Pacini’s visits were funded through grants from the Porter County Substance Abuse Prevention Council and the Porter-Starke Services Strategic Prevention Framework-State Incentive Grant fund.

Click here for the full article.

The Hayner Public Library District of Alton, IL has inspired the community to participate in their new youth recognition program, Mission Recognition. This program will recognize the youth of the area for outstanding service to an individual, organization or the community. They have asked Victor to become their spokesperson for this project. He has brought the messages of kindness and respect to the schools and organizations of Alton. Please visit their website to learn more about Mission Recognition.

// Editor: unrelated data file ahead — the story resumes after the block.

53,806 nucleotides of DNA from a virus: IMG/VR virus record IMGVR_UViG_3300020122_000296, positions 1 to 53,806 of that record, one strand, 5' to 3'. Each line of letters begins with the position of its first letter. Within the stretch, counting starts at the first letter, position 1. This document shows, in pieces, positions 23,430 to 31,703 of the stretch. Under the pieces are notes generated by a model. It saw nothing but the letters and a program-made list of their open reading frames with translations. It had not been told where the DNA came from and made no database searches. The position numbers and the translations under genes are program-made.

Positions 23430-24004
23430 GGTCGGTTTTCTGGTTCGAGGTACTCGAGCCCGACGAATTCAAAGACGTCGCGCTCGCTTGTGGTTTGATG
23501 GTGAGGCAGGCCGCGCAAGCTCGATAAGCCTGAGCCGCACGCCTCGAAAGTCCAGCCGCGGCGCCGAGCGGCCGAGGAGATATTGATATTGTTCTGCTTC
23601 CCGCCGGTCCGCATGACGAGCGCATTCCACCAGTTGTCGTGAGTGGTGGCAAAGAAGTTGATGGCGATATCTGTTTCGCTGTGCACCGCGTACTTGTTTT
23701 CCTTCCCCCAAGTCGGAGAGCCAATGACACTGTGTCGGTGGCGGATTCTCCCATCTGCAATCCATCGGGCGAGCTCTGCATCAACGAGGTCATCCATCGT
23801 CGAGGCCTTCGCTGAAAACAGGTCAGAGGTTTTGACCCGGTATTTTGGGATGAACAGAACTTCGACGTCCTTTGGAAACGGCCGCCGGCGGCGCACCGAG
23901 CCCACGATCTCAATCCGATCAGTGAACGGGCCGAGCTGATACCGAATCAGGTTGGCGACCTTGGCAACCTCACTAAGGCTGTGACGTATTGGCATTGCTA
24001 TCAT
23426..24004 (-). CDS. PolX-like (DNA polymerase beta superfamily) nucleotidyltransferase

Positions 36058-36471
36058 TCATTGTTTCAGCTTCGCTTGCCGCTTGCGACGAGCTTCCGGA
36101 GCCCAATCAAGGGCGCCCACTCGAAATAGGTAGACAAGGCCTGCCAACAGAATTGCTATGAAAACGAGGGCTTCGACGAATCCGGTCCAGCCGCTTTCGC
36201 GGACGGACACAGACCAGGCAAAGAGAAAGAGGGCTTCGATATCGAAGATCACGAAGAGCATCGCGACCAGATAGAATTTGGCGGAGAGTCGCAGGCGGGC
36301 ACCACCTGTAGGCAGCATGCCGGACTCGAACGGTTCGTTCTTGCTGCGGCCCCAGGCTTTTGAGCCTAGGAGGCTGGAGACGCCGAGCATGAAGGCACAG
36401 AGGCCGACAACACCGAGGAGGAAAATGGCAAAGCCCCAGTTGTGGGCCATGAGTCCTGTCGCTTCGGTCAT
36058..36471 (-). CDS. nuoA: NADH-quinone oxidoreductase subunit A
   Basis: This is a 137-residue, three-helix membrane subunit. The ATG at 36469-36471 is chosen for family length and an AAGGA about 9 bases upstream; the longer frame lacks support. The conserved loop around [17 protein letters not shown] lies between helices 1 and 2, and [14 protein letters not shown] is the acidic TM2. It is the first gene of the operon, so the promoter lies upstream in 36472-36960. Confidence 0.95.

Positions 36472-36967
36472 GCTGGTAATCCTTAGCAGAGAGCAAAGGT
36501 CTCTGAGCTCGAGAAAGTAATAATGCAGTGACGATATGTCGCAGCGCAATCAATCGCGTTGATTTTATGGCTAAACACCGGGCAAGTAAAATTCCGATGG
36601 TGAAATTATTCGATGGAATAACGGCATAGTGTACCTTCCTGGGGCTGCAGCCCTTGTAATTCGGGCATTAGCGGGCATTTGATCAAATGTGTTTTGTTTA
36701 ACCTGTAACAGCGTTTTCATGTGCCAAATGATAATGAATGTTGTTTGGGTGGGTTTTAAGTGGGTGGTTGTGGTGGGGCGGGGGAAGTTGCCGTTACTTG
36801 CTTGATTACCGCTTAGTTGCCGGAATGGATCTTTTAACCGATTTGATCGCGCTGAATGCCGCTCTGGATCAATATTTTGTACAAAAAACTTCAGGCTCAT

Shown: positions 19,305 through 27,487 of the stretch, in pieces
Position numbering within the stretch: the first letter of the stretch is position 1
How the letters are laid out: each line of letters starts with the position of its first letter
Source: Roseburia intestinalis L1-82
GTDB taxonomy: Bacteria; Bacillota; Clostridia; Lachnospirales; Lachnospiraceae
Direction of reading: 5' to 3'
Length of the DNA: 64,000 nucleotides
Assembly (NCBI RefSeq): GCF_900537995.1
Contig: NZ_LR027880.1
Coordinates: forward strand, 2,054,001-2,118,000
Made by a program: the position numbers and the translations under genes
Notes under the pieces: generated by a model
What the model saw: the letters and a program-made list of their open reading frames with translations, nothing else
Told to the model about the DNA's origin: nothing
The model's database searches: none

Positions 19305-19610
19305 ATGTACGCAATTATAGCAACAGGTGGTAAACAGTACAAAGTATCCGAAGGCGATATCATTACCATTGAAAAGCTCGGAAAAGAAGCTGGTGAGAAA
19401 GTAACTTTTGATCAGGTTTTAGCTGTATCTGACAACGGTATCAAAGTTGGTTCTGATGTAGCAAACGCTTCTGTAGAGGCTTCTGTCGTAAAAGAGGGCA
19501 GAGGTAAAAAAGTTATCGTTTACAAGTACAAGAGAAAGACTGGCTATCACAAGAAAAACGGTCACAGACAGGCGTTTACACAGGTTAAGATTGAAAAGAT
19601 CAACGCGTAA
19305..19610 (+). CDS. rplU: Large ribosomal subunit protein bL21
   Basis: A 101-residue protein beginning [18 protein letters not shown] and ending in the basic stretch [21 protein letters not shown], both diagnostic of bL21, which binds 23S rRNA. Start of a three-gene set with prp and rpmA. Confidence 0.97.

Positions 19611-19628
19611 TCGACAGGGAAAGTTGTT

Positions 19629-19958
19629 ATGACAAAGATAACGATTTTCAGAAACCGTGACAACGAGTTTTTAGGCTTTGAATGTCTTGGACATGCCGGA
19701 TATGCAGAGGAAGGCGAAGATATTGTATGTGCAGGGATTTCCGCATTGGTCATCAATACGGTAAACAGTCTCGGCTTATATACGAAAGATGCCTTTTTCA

Singer/speaker motivates students

Staff Writer

“I believe in myself, there’s nothing I can’t do. Follow my dreams, I’ll make them come true!”

Arms waving in the air, students shouted out these lyrics to “My Dreams,” an original song by Victor Pacini, while sitting wide-eyed with awe and delight in Longfellow Elementary School’s gym on Oct. 17.

As part of the District 21 school’s cultural arts program, singer and motivational speaker Pacini came to the school as the artist in residence last week to encourage students who are “dreaming big.”

After two assemblies in the morning, Pacini met with each classroom and had the students draw their dreams on paper. The next day, five students from each classroom stood before the entire school and spoke about their dreams in life while their drawings were projected on a big screen.